Normal Eukaryotic Cell

Ross Koning forwarded at
Wed Oct 1 08:40:12 EST 1997

Hi David!

This is an interesting question and one could write much
about it.  When I write "typical" or typical, I hope you
will see the quotation marks I intend to use.  This is
something I say in every course about cell biology in my
plant courses.

Indeed as far as plants go, most textbooks will show some
kind of parenchyma cell as "typical." But certainly in terms
of numbers of plant cells on earth, I'd bet that most of them
are dead with no cytoplasm and only walls left (ie secondary
xylem in trees!).  The "typical" plant cell will usually show
chloroplasts.  While certain plant cells have chloroplasts,
the rest have other types of plastids instead.  Root and stem
parenchyma, collenchyma, immature vascular cells, mature phloem
cells, most dermal cells, all meristematic cells...these all
lack chloroplasts!

So you have an interesting question...but if we limit the
discussion to LIVING cells (NOT Xylem Elements, Cork Cells, etc.)
and include all eukaryotic organisms, then we would have the
cell membrane and nucleus (except during mitosis in many organisms),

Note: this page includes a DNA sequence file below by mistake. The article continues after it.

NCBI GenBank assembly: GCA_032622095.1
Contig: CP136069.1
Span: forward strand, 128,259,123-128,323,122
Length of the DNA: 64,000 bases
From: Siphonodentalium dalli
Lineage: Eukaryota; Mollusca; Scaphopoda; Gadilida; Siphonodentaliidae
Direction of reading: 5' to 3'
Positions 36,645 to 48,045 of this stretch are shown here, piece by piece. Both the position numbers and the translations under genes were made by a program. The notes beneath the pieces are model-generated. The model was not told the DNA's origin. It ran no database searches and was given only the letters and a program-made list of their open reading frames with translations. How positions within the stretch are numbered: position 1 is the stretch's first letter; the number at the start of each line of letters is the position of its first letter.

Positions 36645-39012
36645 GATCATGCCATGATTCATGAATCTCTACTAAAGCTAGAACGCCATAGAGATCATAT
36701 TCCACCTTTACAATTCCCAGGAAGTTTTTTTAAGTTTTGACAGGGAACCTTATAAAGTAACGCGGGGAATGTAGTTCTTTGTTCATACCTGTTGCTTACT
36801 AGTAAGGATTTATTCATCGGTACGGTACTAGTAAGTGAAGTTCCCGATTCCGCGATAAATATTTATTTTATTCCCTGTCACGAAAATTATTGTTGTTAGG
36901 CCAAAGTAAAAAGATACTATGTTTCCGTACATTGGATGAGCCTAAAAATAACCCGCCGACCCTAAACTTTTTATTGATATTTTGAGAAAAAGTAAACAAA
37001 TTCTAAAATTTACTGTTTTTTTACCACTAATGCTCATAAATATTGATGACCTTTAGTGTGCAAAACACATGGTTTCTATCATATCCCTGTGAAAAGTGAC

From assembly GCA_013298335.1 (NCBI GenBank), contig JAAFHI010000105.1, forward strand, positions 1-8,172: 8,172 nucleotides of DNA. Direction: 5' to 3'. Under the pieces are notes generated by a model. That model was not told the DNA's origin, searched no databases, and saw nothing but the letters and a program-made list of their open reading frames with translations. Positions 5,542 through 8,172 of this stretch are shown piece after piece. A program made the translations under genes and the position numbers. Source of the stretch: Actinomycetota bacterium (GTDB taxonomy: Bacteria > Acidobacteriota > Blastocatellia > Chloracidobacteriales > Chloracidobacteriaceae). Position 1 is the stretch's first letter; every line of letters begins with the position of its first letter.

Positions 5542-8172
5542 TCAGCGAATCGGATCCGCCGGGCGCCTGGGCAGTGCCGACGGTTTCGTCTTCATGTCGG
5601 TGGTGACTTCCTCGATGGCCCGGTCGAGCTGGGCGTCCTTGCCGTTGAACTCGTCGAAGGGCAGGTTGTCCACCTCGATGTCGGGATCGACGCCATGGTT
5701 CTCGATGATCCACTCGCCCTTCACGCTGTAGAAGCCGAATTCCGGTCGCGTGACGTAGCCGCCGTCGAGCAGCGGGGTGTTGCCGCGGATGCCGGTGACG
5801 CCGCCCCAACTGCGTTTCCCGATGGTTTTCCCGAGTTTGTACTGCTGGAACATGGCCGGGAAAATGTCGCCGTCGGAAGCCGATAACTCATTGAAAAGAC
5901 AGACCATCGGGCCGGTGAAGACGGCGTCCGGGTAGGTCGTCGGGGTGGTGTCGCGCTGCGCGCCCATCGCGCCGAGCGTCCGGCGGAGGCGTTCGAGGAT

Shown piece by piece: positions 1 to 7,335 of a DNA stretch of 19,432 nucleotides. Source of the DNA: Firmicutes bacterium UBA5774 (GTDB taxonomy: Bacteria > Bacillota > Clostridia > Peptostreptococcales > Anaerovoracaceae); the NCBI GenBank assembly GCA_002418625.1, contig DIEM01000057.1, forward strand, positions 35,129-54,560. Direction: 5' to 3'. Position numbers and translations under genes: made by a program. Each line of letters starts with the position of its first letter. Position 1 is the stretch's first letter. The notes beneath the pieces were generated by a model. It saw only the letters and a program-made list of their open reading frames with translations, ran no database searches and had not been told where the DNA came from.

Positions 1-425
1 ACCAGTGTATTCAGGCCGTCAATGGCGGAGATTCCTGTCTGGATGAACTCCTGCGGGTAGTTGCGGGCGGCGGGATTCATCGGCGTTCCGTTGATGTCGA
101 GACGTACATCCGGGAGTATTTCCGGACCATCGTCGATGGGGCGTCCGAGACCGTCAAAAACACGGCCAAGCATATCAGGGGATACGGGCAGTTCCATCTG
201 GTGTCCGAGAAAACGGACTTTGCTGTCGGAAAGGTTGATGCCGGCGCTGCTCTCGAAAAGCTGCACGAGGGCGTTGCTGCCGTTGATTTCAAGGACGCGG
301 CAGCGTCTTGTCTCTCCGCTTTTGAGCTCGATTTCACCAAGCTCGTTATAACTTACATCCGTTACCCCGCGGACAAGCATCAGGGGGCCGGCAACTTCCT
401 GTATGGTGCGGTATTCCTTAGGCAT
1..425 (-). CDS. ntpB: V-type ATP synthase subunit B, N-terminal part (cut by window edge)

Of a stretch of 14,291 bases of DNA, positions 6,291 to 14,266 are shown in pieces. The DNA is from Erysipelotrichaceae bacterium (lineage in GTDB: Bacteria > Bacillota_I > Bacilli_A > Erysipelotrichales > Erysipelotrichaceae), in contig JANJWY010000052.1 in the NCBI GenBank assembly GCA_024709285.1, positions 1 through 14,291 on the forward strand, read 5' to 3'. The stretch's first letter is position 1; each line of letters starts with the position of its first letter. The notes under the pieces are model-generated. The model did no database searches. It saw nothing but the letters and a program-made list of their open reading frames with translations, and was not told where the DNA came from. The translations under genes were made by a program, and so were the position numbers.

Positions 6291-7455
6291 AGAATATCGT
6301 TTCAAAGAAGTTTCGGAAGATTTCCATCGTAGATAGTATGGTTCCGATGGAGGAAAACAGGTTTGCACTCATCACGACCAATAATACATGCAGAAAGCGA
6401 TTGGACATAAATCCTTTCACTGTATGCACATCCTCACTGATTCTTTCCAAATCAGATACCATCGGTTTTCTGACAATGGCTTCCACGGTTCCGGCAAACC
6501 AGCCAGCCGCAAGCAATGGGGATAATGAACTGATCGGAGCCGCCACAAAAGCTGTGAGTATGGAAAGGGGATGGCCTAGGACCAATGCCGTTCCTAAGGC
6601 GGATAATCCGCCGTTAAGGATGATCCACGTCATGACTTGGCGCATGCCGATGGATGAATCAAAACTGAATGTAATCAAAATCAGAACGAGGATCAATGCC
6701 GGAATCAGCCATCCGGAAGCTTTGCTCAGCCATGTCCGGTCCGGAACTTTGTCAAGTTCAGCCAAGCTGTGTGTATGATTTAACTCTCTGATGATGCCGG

some kind of ribosomes in a cytosol...but going any further might
leave some organisms/cells out.  MOST will have mitochondria of
one form or another...but there could be organisms functioning
in some obligate fermentation mode that have no mitochondria.
Cytoskeletal elements might be common to many, maybe even to all
in at least some form or some phase of development.

There will be exceptions to all rules, though.   A good example is
the human red blood cell (lacking nucleus) and phloem sieve tube
element (lacking most organelles). So you have to be sure to
distinguish "typical" from "least common denominator".  Anyway it
makes for a fun discussion with students!


Ross Koning                 | koning at
Biology Department          |
Eastern CT State University | phone: 860-465-5327
Willimantic, CT 06226 USA   | fax: 860-465-4479

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